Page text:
When Twitter bought Mixer Labs in December, 2009, it inherited the startup’s then-recently launched GeoAPI, which offered a platform for building geo apps. The GeoAPI combined a places database of 16 million businesses with a reverse-geo-coder and support for geo-coded Tweets, Flickr photos, and even an iPhone SDK. Twitter kept the GeoAPI going after the acquisition—but that ends at the end of March.
According to a developer who used to build his product on the GeoAPI, Twitter is shutting it down for outside developers. It is too much of a hassle to maintain, apparently. Twitter will still use it internally for its own apps. (Note that this GeoAPI is not the same as Twitter’s more limited Geotagging API, which is still fully functional). So far no announcement on this. It’s going in the deadpool. I’ve reached out to Twitter for a comment.
Of course, Twitter has no obligation to keep maintaining the API. But the shutdown may be taken by developers as yet another sign that Twitter is not to be relied upon, and doesn’t have their best interests at heart. Oh well, there still SimpleGeo and Factual.
Update: Originally I reported that the GeoAPI was shut down yesterday but Twitter just got back to me and clarified that it will shut down on March 31. Twitter also says it already migrated most of the functionality over to the Twitter API, but the developer I spoke to decided to swap it out for a competing API because of the lack of support. If you are a geo developer, what do you think? Is Twitter API as good as the old GeoAPI or competing geo APIs? Enlighten us in comments.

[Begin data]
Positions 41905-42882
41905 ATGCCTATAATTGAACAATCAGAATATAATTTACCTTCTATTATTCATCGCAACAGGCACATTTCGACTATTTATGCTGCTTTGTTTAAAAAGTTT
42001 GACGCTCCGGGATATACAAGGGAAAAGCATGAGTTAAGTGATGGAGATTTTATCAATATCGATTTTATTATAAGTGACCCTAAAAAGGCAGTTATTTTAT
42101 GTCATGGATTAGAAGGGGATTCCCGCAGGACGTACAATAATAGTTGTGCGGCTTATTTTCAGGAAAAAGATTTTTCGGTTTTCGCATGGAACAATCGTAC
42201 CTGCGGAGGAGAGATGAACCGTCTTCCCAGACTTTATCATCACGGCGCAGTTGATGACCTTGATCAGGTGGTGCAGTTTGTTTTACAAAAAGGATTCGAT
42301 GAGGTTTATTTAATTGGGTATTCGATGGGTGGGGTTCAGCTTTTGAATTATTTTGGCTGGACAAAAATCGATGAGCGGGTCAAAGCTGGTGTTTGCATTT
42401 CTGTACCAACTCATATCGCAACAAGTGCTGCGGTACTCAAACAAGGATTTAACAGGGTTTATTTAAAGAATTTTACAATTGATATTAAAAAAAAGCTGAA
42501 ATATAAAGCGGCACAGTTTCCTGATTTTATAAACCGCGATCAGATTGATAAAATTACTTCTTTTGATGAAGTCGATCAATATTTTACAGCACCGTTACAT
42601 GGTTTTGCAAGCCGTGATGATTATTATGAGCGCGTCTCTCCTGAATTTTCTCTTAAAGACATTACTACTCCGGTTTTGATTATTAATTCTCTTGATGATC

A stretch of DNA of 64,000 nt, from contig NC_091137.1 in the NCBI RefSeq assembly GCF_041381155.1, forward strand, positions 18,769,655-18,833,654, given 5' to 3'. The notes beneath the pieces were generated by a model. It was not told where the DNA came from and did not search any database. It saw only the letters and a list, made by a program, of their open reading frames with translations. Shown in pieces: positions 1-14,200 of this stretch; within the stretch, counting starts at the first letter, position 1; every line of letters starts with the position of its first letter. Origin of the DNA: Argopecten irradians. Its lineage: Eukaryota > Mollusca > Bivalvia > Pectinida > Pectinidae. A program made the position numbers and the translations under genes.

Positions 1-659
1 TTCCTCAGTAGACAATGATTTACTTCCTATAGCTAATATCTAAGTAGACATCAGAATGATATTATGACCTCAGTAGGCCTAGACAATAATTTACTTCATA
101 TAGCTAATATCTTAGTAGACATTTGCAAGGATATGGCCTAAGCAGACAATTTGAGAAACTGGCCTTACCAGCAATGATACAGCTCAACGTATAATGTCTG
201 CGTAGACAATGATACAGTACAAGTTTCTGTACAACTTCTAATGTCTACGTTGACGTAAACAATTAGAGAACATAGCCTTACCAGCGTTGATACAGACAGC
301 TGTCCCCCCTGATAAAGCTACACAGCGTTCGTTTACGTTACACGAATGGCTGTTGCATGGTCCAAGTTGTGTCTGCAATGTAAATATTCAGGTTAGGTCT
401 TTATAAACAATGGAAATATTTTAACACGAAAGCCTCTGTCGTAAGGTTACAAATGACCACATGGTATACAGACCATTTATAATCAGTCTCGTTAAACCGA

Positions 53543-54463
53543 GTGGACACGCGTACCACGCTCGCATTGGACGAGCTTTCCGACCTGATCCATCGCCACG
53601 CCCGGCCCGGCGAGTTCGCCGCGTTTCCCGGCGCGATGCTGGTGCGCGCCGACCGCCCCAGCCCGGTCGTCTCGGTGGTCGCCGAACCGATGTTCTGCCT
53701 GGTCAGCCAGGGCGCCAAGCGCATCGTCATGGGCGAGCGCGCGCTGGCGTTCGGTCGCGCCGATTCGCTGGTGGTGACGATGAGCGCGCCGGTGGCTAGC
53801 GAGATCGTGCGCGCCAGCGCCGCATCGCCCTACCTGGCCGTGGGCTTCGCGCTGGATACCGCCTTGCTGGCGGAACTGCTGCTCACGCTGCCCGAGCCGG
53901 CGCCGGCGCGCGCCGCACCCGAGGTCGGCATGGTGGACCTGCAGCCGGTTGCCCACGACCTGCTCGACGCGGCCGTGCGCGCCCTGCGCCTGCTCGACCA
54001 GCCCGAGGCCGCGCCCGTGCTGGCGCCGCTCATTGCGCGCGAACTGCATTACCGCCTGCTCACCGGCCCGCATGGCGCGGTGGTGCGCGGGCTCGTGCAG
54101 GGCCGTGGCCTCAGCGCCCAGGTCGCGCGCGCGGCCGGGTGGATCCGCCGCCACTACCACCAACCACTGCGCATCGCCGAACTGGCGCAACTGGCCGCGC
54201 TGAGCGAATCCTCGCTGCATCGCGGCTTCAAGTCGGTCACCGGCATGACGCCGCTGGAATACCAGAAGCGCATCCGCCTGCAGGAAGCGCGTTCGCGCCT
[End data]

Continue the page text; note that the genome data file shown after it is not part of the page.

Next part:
Here is the email Twitter sent to developers last December:
The core functionality and commonly used endpoints of GeoAPI.com have already been migrated to the Twitter API, and many are in use on twitter.com today.
Our data shows that the features we have migrated to the Twitter API cover all but a handful of developers. With that, we want to let you know that the GeoAPI will be turned off on March 31, 2011.
If you are still using the GeoAPI, we encourage you to move to the Twitter APIs at your earliest opportunity. To help you do this we have:
1. Matched GeoAPI place IDs with Twitter place IDs, allowing you to continue to query Twitter with the IDs you already know.
2. Documented the Twitter APIs on the Twitter Developer Resources site:
If you have any questions about Geo in the Twitter API you can ask our Developer Advocates and Community through the Twitter Developer mailing list. You can join the mailing list through Google Groups:
We thank you for having used GeoAPI.com to power places in your service.